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Intrinsic motivation
  1. Harry McNaughton1,2,
  2. Vivian Fu1,3
  1. 1Medical Research Institute of New Zealand, Wellington, New Zealand
  2. 2Stroke Department, Royal Derby Hospital, Derby, UK
  3. 3Department of Clinical Neuroscience, University of Calgary, Calgary, Alberta, Canada
  1. Correspondence to Dr Harry McNaughton, Medical Research Institute of New Zealand, Wellington, New Zealand; harry.mcnaughton{at}


The prevailing wisdom in neurological rehabilitation, and particularly for stroke, is that physical therapies are the key to improvements in function. Despite accepting the importance of ‘the motivated patient’, the lack of simple, proven ways to improve intrinsic motivation has hindered efforts to combine physical therapies with motivation. Now there is available a simple, free, well-validated approach to encourage intrinsic motivation (‘Take Charge’). The benefits for people who had a stroke are well-established but this could be applied to people with a range of neurological and other disorders. We provide the evidential support for this approach and suggest ways of incorporating it into daily practice.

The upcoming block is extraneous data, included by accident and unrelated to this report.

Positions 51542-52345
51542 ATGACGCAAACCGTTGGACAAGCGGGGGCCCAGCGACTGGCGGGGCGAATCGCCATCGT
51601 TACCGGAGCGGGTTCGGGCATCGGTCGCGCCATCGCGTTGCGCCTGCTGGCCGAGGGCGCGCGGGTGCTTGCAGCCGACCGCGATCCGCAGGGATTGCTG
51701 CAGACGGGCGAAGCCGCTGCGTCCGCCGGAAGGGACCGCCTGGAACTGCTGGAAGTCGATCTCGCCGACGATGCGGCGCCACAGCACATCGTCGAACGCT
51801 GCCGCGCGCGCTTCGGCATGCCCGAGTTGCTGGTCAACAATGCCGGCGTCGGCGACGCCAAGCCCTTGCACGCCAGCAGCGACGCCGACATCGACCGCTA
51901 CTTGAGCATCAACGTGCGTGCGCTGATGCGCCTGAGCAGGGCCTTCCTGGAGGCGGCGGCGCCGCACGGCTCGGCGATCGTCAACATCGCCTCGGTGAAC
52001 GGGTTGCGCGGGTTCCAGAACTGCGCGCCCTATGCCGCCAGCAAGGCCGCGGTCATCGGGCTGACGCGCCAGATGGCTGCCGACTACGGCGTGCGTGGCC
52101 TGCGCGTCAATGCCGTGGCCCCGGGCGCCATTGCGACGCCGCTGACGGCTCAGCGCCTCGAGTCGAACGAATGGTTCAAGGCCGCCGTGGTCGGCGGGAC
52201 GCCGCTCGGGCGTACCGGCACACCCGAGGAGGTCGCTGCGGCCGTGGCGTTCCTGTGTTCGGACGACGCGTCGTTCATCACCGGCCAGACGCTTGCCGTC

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  • Twitter @TakechargeH

  • Contributors HM and VF were equally responsible for conception of the idea, writing and final editing.

  • Funding The authors have not declared a specific grant for this research from any funding agency in the public, commercial or not-for-profit sectors.

  • Competing interests HM and VF were both in the research team for the Take Charge randomised trials. Neither have any commercial interest in Take Charge materials (they are all free) or training (also free). HM’s research fund receives a small royalty from sales of the paperback version of ‘Sam’s Gift’ but the eBook version is available free from the Take Charge website.

  • Provenance and peer review Not commissioned; externally reviewed by Martin Turner, Oxford, UK, and Tom Hughes, Cardiff, UK.

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